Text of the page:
Supreme Judicial Court (July 16, 2009)

More than one first complaint witness is appropriate where there is ongoing abuse over a period of many years, with escalating abuse during that time period, and the disclosures occurred at two separate intervals. However, if more than one first complaint witness is allowed, the complaint testimony introduced must relate to different crimes.

The defendant was convicted of multiple sexual offenses against his two daughters. On appeal, one of the defendant's many claims was that the judge erred in allowing the testimony of multiple first complaint witnesses. The SJC transferred the case from the Appeals Court and affirmed the convictions.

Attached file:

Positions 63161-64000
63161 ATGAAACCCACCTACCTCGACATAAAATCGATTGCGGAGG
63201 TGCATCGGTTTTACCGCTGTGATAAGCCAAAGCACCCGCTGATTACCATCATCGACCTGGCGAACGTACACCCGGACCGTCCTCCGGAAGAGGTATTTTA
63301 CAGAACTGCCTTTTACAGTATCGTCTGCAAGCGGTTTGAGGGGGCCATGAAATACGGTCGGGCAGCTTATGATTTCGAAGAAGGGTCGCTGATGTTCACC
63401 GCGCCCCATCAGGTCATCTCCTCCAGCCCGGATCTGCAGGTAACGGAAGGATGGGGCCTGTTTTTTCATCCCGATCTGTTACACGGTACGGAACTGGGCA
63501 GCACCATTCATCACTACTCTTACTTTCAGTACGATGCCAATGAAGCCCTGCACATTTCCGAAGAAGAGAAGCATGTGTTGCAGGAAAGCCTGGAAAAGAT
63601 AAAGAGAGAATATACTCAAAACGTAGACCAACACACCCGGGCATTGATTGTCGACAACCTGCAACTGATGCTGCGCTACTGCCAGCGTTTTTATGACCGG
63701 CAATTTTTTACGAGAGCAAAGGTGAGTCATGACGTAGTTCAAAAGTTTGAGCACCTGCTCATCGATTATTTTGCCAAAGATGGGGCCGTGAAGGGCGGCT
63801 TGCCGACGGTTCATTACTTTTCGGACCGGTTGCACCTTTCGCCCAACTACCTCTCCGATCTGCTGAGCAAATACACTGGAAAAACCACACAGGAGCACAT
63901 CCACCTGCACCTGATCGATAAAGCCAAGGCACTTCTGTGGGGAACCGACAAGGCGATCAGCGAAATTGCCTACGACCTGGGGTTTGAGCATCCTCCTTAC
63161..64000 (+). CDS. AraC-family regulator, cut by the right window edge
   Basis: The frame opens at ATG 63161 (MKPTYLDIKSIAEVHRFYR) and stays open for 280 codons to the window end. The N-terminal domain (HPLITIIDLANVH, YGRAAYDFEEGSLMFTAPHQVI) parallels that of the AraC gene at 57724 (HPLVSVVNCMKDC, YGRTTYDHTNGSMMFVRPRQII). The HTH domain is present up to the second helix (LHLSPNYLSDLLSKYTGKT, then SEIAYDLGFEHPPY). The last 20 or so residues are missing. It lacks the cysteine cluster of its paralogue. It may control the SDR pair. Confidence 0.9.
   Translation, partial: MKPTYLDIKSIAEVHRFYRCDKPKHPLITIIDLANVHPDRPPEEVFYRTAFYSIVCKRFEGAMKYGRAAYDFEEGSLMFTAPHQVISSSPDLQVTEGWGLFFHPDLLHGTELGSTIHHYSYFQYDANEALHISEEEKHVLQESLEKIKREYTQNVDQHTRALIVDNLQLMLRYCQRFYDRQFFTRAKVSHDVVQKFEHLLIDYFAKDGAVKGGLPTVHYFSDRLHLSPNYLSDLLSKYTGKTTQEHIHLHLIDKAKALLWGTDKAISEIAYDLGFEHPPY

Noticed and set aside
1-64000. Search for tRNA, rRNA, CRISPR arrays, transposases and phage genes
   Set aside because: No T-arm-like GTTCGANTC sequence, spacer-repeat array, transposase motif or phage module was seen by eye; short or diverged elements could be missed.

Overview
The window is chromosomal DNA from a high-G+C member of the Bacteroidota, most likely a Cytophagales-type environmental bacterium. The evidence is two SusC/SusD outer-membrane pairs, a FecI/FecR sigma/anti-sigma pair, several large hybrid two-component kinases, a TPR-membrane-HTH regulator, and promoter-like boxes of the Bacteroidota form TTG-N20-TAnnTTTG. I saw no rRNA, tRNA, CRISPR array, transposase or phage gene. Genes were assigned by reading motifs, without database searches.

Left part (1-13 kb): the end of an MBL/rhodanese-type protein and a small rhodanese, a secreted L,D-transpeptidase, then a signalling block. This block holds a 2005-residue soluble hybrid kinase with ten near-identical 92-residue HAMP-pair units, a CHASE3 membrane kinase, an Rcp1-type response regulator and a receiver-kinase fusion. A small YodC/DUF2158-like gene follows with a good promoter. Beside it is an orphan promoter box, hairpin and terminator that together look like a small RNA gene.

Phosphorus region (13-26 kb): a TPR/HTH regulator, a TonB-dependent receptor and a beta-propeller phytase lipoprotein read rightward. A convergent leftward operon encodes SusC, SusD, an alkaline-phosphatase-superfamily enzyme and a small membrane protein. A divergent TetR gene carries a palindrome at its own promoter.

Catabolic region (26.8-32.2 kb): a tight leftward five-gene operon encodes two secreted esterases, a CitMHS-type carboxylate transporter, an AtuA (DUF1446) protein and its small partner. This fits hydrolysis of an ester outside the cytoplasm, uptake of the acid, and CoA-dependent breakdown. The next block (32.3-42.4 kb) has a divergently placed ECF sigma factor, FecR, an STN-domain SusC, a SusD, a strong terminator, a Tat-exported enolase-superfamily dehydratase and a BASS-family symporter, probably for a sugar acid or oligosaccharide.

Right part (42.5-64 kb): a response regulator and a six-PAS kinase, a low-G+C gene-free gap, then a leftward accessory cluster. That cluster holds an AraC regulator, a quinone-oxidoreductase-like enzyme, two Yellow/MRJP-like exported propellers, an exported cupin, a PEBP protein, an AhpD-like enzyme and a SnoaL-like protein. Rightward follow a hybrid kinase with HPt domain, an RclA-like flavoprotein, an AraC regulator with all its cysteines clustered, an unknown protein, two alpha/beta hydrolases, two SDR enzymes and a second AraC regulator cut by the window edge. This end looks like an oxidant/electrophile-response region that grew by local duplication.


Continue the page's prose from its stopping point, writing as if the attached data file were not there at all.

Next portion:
The defendant began sexually abusing his daughters when they were in elementary school, with the abuse continuing throughout the girls' high school years. The abuse escalated from sexual touching to digital penetration to penile penetration. The first daughter disclosed the abuse to her mother while still in elementary school, but the abuse continued and escalated. The same daughter, while in college, disclosed the abuse to an academic advisor. The other daughter, during her senior year of high school, disclosed the abuse to her pastor. The trial judge ruled that two first complaint witnesses could testify as to the abuse of the first daughter, and one first complaint witness could testify concerning the abuse of the second daughter.

The SJC concluded that the first complaint doctrine " permits testimony from two first complaint witnesses in circumstances such as those here, where each witness testifies to disclosures made years apart concerning different periods of time and escalating levels of abuse, which constitute different and more serious criminal acts committed over a lengthy period."